The rain from the sky falls, falls. That snow flakes, big drops. And soul washing toils, toils. Sometimes escapes drops. Sometimes that escapes the line steep, dotted. sometimes. Sometimes strip continuous black, my life as rope twisted and probably I fateful... And the rain from the sky falls, falls that snow flakes that big drops and soul washing is broken off sometimes spreads pools. A round dance leaves will begin to spin, and it is time to have supper probably, and heating boots in reflections, to scoop accidentally inspiration.
An impulse to get started is akin to singing. Images arise when you feel good at heart. An idea to paint something may come unexpectedly or might have been nurtured for years — it varies from picture to picture. I usually make sketches with a pencil or a pen or whatever can draw or with all that together at the same time and I go on sketching until I get what I like and what corresponds to the concept of the painting. I always make stretchers and prime canvas myself. I buy canvas and then apply sizing and ground all by myself. I love the preparation routine not less than painting, it is a great pleasure for me.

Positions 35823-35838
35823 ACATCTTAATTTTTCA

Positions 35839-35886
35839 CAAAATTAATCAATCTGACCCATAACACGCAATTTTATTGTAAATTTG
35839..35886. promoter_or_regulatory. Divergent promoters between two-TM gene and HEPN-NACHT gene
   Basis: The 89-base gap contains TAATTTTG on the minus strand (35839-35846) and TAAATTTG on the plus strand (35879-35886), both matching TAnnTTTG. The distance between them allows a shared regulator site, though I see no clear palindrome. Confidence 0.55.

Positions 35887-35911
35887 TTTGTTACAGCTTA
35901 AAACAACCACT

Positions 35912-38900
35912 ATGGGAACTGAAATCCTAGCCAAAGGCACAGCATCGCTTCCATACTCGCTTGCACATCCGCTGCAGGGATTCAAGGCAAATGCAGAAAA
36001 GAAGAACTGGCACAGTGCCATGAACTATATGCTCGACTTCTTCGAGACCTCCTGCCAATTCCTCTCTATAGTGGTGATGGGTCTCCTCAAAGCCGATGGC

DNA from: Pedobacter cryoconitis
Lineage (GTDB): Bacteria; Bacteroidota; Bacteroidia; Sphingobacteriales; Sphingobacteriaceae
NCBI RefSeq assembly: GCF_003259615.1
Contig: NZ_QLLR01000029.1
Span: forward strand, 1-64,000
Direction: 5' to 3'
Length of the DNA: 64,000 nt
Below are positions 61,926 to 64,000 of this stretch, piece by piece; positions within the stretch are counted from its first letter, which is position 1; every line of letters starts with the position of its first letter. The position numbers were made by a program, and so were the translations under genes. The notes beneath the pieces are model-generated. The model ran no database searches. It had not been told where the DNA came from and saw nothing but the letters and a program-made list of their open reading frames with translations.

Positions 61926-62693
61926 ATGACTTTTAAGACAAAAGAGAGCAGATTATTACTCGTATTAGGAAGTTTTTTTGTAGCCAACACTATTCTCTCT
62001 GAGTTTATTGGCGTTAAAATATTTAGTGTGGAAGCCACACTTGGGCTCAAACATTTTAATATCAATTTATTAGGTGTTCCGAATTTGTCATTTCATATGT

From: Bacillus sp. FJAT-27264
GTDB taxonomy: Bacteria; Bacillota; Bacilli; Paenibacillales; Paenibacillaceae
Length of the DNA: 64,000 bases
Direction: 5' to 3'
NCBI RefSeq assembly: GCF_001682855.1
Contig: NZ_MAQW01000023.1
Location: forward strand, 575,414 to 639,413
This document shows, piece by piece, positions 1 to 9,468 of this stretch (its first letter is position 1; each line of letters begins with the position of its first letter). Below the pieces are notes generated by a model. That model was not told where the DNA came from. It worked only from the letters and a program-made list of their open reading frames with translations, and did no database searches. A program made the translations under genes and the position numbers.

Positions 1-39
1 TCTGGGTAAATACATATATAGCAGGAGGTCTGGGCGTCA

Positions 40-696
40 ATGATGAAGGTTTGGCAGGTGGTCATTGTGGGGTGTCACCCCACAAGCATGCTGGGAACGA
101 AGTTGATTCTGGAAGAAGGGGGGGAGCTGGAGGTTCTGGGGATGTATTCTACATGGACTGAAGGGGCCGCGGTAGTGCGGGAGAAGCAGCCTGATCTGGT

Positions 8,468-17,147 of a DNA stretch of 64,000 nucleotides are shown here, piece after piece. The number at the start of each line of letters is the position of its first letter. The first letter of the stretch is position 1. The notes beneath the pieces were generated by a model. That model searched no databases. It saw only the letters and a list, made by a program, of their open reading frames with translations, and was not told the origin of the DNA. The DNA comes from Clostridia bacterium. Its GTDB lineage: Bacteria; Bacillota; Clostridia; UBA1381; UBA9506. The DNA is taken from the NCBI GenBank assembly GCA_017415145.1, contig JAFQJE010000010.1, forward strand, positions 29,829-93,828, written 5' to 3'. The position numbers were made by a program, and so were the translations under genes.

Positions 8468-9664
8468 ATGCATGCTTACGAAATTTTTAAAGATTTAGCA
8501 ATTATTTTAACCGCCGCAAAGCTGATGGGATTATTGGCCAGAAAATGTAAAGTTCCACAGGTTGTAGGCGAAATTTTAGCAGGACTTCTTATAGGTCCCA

I do not paint from nature — I always let it pass through the prism of my imagination first. I work on a painting for a long time, sometimes for years, to give myself time enough to reflect, to see, and to understand. Sometimes, an idea gets transformed and takes an entirely new form; sometimes nuances, unexpected aspects, or even a new vision of the material might appear. I am constantly on the lookout for a new form of image presentation since, in my opinion, it is the great form that makes and characterizes an artist.
Liudmila López Dominguez
My inspirations are femininity, sensuality, and female life. My goal is to show my vision of political, social and psychological issues facing women today.
I have a real passion for women's shoes, they inspire me. It's a sort of a genetic thing, as my mom is also a shoe fanatic. Shoes are reflection of my interest in gender problems and my way to symbolically depict them. My work is self-referential. To bring it to sculpture, I summarize the female body and adapt it to shoes — those everyday objects which can tell you about your life, your path, your dreams, desires and sorrows, the stories of an era, and a person's life…
There is nothing more important than shoes when it comes to depicting human emotion and a person's thoughts. It allows me to make connections between my own personal history and the collective one.
I never intended or thought to be anything other than an artist with gorgeous shoes on.
Thinking of what art means to me, I come to the conclusion that I am not quite the right artist. I felt this irregularity as soon as I started my studies, back at the art school. They explained to me that first you had to draw the sky and then pass to drawing the leaves on the trees, so as not to colour each leaf separately. So many years have passed, but I still do not understand why this is the way things are, and how the background would stick to the pictorial object.